“To be in this position coming into today was great,” Buddy Boeheim said after SU’s season-ending loss.

“It just shows that this team is resilient and we got a group of guys who are going to fight no matter what, and I’m just happy to be a part of this group,” he added. “It was a lot of fun, the coaches did a great job with us. I’ll definitely remember this season forever and everything we battled, and in a couple weeks, I’ll be able to look back on it and be proud.”

Jim Boeheim was among the multiple program members that tested positive in November, prompting a 14-day halt that ended on the eve on the 85-84 season-opening victory over Bryant, a narrow win in which SU lost starting center Bourama Sidibe for the rest of the year to a torn meniscus. The opener set the stage for a chaotic campaign.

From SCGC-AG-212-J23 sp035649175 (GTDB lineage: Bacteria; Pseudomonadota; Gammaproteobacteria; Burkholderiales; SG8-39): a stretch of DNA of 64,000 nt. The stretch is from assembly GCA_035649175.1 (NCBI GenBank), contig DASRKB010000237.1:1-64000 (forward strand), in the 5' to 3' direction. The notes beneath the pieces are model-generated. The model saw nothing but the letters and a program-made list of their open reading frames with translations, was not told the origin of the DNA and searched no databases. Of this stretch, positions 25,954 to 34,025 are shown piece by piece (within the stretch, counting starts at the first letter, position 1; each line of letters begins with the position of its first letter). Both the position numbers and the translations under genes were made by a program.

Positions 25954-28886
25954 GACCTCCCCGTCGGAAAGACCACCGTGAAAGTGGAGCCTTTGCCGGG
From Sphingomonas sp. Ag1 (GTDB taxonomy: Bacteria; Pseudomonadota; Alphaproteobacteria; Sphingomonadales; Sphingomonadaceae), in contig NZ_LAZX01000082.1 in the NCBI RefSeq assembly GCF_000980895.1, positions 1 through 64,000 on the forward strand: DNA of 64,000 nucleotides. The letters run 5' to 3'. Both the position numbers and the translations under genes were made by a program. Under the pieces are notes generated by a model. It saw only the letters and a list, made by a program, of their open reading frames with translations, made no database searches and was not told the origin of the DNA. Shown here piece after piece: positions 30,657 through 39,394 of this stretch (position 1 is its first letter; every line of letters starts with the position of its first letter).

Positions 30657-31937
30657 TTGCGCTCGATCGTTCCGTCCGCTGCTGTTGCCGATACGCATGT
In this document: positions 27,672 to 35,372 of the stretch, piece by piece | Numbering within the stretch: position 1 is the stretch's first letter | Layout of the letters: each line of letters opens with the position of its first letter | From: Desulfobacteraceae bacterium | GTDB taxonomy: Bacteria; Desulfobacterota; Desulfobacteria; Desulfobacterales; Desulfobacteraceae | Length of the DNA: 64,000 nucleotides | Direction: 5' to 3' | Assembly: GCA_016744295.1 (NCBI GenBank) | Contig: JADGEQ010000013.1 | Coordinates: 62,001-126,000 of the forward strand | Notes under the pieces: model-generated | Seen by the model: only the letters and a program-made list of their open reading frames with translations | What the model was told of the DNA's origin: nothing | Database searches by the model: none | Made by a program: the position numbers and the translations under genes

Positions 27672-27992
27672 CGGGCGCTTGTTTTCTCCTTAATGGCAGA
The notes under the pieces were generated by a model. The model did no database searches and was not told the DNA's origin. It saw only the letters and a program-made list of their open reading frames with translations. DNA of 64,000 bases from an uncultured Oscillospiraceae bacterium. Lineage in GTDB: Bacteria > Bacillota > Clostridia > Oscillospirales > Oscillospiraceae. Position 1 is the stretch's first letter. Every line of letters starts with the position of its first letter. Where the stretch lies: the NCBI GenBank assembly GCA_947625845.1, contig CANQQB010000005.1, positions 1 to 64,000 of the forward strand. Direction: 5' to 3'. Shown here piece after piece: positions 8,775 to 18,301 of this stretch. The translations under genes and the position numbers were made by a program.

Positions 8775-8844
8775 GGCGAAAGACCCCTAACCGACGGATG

The starting backcourt of Buddy Boeheim and Joe Girard III were each among the confirmed positive tests leading to the second pause from late December into January and slowly worked their way back into shape during the Atlantic Coast Conference slate.

“It was tough this year, toughest season of my life,” Buddy Boeheim said. “There were a lot of ups and downs, a lot of pauses, never knowing if you’re going to play the next night or not, but I think this year helped us all mentally, just getting through it to the next day and fighting every day showing up to work hard.”

Syracuse overcame what looked like backbreaking road losses at Duke and Georgia Tech in late February to close the regular season with wins over North Carolina and Clemson, both fellow NCAA Tournament teams, and kept momentum in the ACC Tournament to blast off from the at-large bubble.